This book explores a largely forgotten legacy of multicultural political thought and practice from within Eastern Europe and examines its relevance to post-Cold War debates on state and nationhood. Featuring a Preface by former UK Home Secretary Charles Clarke, it weaves theory and practice to challenge established understandings of the nation state.
Eastern Europe is still too often viewed through the prism of ethnic conflict, which overlooks the region’s positive contribution to modern debates on the political management of ethno-cultural diversity, and towards the construction of a united Europe ‘beyond the nation-state’. Based on extensive archival research in Estonia, Latvia, Germany, Russia, as well as the League of Nations Archive in Geneva, this book explores this neglected multicultural legacy and assesses its significance in the post-Cold War era, which has seen the reappearance of national cultural autonomy laws in several states of Eastern Europe.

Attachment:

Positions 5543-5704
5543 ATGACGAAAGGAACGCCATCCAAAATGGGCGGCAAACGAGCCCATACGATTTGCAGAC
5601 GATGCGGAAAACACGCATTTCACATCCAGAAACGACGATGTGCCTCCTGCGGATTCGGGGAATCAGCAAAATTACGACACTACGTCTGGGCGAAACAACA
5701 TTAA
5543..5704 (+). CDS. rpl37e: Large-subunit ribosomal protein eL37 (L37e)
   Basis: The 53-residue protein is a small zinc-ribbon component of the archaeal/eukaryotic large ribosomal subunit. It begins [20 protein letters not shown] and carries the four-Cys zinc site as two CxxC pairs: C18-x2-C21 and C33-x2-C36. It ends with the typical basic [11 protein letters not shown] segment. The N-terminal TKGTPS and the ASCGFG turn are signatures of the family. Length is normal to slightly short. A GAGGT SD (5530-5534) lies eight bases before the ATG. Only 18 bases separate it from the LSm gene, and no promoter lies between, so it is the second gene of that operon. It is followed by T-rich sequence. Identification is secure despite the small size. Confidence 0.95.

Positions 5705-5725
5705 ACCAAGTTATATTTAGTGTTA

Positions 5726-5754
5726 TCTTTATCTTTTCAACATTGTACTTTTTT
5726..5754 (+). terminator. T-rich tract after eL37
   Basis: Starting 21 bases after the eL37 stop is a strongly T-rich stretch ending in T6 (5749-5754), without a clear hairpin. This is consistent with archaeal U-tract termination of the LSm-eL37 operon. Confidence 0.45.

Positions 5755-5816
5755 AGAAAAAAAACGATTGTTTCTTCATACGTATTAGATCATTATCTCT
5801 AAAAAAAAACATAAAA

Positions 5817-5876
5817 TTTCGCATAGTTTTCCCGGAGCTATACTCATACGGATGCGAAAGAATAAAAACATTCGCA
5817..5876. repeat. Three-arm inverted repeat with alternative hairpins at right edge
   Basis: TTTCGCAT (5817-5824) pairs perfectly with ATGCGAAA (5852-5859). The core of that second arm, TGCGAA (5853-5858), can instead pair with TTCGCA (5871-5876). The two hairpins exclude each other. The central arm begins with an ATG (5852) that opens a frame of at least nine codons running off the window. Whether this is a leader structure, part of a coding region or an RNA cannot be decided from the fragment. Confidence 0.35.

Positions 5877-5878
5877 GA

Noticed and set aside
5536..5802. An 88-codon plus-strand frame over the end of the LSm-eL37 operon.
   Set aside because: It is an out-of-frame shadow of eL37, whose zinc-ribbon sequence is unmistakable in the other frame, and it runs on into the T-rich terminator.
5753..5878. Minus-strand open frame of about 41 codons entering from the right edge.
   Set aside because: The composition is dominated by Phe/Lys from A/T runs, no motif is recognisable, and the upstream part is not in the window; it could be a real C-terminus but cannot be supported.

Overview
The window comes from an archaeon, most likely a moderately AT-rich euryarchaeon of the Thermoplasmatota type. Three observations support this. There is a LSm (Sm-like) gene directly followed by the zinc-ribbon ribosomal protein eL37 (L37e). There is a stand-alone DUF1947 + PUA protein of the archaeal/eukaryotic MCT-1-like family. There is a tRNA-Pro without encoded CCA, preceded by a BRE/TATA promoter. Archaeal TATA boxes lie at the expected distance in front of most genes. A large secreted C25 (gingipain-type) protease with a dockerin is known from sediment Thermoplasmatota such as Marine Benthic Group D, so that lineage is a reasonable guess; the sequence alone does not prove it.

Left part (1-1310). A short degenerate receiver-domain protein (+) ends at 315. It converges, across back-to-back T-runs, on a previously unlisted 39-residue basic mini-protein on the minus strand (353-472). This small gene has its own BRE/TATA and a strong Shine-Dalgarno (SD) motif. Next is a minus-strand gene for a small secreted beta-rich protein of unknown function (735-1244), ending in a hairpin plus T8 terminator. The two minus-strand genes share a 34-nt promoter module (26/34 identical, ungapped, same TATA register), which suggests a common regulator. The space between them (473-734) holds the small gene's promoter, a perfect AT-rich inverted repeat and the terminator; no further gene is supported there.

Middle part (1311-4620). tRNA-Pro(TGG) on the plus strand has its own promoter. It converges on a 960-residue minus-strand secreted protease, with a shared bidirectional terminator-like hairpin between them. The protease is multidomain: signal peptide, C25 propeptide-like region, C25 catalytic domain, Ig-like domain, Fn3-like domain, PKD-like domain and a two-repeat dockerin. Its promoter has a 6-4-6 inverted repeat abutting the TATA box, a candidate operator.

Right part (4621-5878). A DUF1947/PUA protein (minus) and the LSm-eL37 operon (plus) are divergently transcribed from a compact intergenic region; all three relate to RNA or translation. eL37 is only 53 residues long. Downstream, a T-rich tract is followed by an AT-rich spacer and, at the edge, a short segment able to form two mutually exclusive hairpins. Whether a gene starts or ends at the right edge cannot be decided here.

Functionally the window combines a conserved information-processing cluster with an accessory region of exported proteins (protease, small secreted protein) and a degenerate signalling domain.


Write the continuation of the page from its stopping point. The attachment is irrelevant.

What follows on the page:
Ethnic Diversity and the Nation State is invaluable reading for students and scholars of political science, history, sociology and European studies, and also for policy makers and others interested in minority rights and ethnic conflict regulation.
Table of Contents
1. Introduction: Nation, State and Minority in Modern Europe 2. Voices in the Wilderness 3. The Baltic Arena 4. The Practice of Autonomy 5. Nationalities in Congress 6. The New Nationalist Wave 7. Cultural Autonomy: A New Chapter
David J Smith is Professor of History and Politics at the University of Glasgow, UK.
John Hiden is Emeritus Professor of European History, Bradford University, UK.